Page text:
There is a tradeoff between being completely diversified and being efficiently diversified. If you were completely diversified then you’d have a proportional segment of absolutely everything you could invest in under the sun, like shares of palm oil futures or something like that. I don’t think everyone should have palm oil futures in their portfolio but I’m not a wealth manager. I think it comes down to your portfolio and how large it is (probably the Canada Pension Plan has a proportion of palm oil futures in it). You’re going to have to talk to your advisor and choose a degree of complexity that’s right for your portfolio.
CN: Let’s just take a step back - what does a typical portfolio look like and has that changed over time?
RB: Yeah, so I'm not entirely sure what a typical portfolio looks like these days because it's actually changed quite a lot over time. I think common wisdom used to be that the classic balanced portfolio was 60% public stocks and 40% bonds. These days that's ancient history. Most would say that the bond allocation should be a lot lower these days in this age of unprecedented low-interest rates. These days it’s the stock portfolio that’s been driving a lot of the growth. I think a well-diversified portfolio in the modern era should absolutely include exposure to all kinds of alternative assets (that aren't even really that alternative but still kind of fall out of that traditional bucket). So you know I mentioned real estate, private companies, maybe for example commodities or other types of investments. So I think that there are a lot of things that you can invest in and your advisor can guide you on what’s appropriate for you.
CN: Yeah that makes a lot of sense. Talking about alternative investments, we’ve heard a lot this year about ESGs, impact investing, alternative investments… do you think there’s more of an appetite today for these types of investments than in the last ten years?
RB: Yeah that’s a topic that’s close to my heart having previously started an impact investment company. It’s definitely been a gigantic increase in interest. I think when I started my previous company we were speaking to large wealth managers and having them say “we’re barely getting a grip on early ideas.” Like not including gun manufacturers or tobacco companies, and now these same companies are launching impact portfolios and marketing this aggressively. So there’s definitely been a seat change, it’s a real industry, and there’s a lot of studies out there and data showing that ESG or impact investing can equal or outperform non-impact investments. So I think it’s a huge part of the market these days. That said, one of the things that’s driving it is people’s interest in it. I think that one of the stories of the investment industry has been the personalization of it. People’s portfolios are being tailored to their own needs and circumstances. Impact investing is definitely a piece of that. People are environmentalists, but an institution is not an environmentalist. It doesn’t live and breathe the impact on the environment the way an individual does. The person who is active in the David Suzuki Foundation for example is going to be active as an impact investor and it’s appropriate for them to be.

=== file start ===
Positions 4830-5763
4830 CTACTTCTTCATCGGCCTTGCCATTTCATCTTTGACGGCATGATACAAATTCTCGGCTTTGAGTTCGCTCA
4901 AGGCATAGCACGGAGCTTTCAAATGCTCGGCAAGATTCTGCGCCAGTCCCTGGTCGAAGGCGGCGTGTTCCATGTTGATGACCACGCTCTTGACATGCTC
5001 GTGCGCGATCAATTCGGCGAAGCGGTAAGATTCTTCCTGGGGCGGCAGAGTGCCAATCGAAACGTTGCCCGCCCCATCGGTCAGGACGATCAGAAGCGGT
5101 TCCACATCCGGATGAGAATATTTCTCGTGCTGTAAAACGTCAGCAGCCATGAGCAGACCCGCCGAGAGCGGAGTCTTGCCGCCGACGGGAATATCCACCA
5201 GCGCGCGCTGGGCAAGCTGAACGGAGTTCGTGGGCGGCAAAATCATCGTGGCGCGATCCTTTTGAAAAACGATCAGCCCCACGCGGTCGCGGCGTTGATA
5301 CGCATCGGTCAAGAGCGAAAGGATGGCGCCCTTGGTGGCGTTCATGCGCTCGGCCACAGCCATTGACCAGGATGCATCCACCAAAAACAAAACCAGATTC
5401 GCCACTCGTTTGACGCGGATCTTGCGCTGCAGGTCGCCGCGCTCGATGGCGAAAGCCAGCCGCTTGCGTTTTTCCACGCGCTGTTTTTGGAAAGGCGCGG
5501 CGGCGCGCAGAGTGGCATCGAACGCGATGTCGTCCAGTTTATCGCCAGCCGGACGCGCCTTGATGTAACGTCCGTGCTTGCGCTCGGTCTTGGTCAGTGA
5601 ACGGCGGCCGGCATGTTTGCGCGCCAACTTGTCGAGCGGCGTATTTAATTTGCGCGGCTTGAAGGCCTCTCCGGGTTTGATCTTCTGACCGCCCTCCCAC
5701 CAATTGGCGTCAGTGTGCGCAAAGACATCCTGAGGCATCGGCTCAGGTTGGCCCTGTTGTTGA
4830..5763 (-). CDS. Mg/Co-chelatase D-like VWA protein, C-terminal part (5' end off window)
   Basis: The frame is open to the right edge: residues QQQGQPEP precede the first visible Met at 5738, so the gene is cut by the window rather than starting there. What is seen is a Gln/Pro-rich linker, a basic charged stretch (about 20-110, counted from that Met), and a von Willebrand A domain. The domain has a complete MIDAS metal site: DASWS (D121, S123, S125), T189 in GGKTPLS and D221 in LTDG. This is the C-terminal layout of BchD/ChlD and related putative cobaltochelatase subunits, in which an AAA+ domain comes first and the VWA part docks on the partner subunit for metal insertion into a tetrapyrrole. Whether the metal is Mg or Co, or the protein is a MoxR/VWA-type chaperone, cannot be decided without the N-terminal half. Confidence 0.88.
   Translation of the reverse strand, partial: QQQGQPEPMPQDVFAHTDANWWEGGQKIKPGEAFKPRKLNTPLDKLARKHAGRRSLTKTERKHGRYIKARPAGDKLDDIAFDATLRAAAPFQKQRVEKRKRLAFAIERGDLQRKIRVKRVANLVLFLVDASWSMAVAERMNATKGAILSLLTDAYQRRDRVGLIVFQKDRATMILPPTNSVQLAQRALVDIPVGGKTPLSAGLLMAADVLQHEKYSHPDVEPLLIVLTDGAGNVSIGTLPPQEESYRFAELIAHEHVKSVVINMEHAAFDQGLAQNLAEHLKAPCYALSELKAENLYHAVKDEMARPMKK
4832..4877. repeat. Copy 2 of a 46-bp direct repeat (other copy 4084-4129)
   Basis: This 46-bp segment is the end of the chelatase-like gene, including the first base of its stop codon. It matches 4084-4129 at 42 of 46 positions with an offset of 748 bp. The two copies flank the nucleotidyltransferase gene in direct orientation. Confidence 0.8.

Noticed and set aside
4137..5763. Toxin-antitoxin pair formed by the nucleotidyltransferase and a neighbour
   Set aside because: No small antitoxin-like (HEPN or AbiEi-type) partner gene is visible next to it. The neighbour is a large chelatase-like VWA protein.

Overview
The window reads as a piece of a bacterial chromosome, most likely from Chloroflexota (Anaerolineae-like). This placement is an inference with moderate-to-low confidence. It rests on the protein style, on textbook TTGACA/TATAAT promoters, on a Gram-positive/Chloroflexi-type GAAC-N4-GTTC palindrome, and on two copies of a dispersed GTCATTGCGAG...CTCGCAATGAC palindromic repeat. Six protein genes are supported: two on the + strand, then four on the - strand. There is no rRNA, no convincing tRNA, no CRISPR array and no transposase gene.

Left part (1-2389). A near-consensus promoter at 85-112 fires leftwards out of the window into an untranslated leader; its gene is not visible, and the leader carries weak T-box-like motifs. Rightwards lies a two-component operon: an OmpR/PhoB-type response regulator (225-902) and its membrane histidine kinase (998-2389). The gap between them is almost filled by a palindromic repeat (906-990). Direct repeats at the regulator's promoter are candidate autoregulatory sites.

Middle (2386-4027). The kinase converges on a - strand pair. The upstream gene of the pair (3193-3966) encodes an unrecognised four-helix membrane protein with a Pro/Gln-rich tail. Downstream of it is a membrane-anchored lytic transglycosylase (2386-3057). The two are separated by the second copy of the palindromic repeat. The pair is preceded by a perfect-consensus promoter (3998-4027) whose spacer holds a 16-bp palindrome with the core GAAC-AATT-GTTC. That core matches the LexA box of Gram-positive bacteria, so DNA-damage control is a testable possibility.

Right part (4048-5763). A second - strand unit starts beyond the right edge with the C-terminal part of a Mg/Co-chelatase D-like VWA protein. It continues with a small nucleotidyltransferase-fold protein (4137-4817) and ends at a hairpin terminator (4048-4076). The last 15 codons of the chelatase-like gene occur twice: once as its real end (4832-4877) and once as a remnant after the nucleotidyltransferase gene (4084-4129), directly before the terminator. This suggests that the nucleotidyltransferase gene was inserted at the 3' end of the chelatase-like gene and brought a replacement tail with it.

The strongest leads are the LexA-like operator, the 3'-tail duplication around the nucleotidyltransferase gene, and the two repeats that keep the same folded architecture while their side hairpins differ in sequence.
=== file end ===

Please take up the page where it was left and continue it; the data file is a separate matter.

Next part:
That’s a great question. I think there's a lot of advantages and you gain a lot with an automated platform. For me, it's a lot easier to manage. I have some of my money in one of these platforms and I barely think about it. It's being rebalanced all the time. The costs are much lower in terms of expense ratio for the same kind of rebalancing. Again you're missing a lot with that, but on just the mechanical portfolio rebalancing you're getting a great deal there. I would say that two other advantages are up-to-the-minute reporting, so you always have that login where you can see your position, see how your portfolio is doing historically. And finally, this is an advantage for me and anyone who doesn't love doing taxes, but typically they’ll take care of your tax forms for you, and end up with much simpler tax forms, so it kind of works out what your cost basis was and how much you have to report.
CN: So let's talk about the other side of the coin then...what are the risks of not having a seasoned professional managing your money?
RB: I wouldn’t exactly phrase the question that way. You know it's more what’s the benefits of having a real wealth manager? Some of the clients of robo advisory firms may not even be aware that they're missing out. A wealth manager isn't just balancing your stocks and bonds, that's kind of the very lowest mechanical level of what you get out of the wealth manager. Really they're your advisor on your life. Intimately intertwined with you because you're thinking about retirement planning, on planning for college for your kids, when is the right time to buy a house, and when should you get life insurance, for example. An advisor can help you with all of those decisions and they can connect you with service providers like a mortgage broker when you may be in need of one. So I think that you get a lot of value out of having one of these advisers, particularly when you get to a stage in life when these kinds of services are more about the long-term and your life circumstances are far more critical.
CN: There are clearly pros and cons and two sides of the story depending on who you're asking. Like you said, what stage of their life they’re in ...but do you think the platforms that we’re seeing emerging like to Qtrade, Wealthsimple, and all the rest will ever become status quo?
RB: Yeah, I do actually. I think that similarly to how you know we’re using online platforms to automate everything for us (I can’t think of the last time I used to travel for example), everything you’re going to be trying to do with your money is going to be automated, and it’s going to be appropriate to be handled by one of these one of these platforms. In particular, for most people at an early stage in their lives that have few assets to manage, not a lot of complexity, not a very extended personal family circumstance, it’s gonna make a lot of sense to have a low fee robo worry about it. But at some point their life circumstances are going to get more complex and you’re gonna get married, or maybe you’re not, or you may have other objectives that you may want some advice on and at that point it may make sense to either supplement the robo advisory portion of your portfolio, or graduate to a more holistic wealth management view.
CN: Thank you so much Raph, these answers were great. It’s always insightful chatting with you so thanks for sharing those answers with us today.
RB: It’s my pleasure.